Thursday, March 21, 2019

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The “Town and Country” Building on the Square
Written by Larry Roeder, Editor
2019-02-27

            With the news of the recent structural problem at 10 Fourth Street in Pennsburg and the myths circulating on social media of the building's origin, an opportunity has presented itself to share a brief history of the early days of the iconic structure.

            After operating in a small office for 14 years since its founding in 1899, Town and Country founder and publisher, Dr. Charles Q. Hillegass, knew that he would have to find a new home for his growing newspaper business.

            In 1913 he purchased a vacant lot bordering Fourth Street and Pottstown Avenue in Pennsburg to have the new home for his newspaper built.  For the next year, construction work would take place on the building that would be home to the local newspaper for the next 73 years.

            The idea for the triangular design of the building came from the location of the New York Herald newspaper building, which sat at the crossroads of Broadway and Sixth Avenue on Herald Square (known as Times Square today) in New York City.  Coincidently, Hillegass' brother Howard was a reporter for the Herald at the time.

            The Town and Country building opened in December of 1914 and joined the iconic structures of The Odd Fellows Hall, Roth's Hotel, Mensch's Drug Store, and Gilbert and Hevener's corner store that were located at Pennsburg's Square.  It would be almost another decade before the Farmers National Bank replaced Mensch's Drug Store at the crossroads.

            When the building opened, the newspaper reported that it was a splendid structure known as the Town and Country Building, located in the heart of town opposite the post office at a point where Fourth Street and Pottstown Avenue converge with Main Street.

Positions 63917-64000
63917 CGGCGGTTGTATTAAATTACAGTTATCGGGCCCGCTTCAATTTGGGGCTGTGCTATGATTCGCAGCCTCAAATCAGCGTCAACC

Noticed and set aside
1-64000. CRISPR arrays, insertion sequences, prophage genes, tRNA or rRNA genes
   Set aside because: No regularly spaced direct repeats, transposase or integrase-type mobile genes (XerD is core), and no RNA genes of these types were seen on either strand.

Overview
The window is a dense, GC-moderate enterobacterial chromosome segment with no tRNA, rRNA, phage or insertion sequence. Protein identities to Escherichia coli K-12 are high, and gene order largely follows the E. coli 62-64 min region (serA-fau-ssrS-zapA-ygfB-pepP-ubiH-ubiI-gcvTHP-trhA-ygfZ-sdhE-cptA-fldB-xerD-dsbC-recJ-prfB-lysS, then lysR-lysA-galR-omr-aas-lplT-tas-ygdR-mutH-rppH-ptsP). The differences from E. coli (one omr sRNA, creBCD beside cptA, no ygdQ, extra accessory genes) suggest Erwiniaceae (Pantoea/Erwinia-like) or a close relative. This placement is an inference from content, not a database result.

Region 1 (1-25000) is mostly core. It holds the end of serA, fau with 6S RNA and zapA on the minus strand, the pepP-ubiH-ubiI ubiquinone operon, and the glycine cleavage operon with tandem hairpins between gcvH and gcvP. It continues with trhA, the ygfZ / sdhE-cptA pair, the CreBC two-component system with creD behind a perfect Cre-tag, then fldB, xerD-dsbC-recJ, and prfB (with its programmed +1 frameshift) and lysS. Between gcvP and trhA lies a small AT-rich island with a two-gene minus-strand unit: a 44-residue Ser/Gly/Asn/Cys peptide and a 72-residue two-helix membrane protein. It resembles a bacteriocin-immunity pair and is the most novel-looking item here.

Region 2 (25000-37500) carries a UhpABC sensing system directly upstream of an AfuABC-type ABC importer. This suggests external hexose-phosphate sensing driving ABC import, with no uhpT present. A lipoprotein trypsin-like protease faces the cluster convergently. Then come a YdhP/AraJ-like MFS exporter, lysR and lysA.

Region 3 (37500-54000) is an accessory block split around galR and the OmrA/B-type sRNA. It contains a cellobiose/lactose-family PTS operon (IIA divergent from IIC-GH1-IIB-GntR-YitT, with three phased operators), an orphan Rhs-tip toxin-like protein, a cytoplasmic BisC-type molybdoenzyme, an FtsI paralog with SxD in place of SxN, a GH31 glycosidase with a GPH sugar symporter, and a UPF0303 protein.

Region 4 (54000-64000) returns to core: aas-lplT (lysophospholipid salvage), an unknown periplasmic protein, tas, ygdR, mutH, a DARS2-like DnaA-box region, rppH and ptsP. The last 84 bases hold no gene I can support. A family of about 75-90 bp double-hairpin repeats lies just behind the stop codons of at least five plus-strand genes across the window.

The location is an ideal one.  It is near the post office (then located on the first floor of the Odd Fellows Hall), railway, and the center of town.  The building itself is an ornament to the town.  It is two-stories high with a well-lit, spacious basement.  The building is of Reading shale brick, a cement block foundation, and immense cement water tabling and coping.  An artistic electric sign "Town and Country" which can be plainly seen from as far as Geryville, three miles away, on the front of the flat-iron shaped building.

            In 1987 the offices of the Town and Country moved across Pottstown Avenue to the basement of what was once a vest factory, and in 1988 Eldon Design and Associates, Inc. purchased the building and has been operating at that location since then.


 

 

 

 

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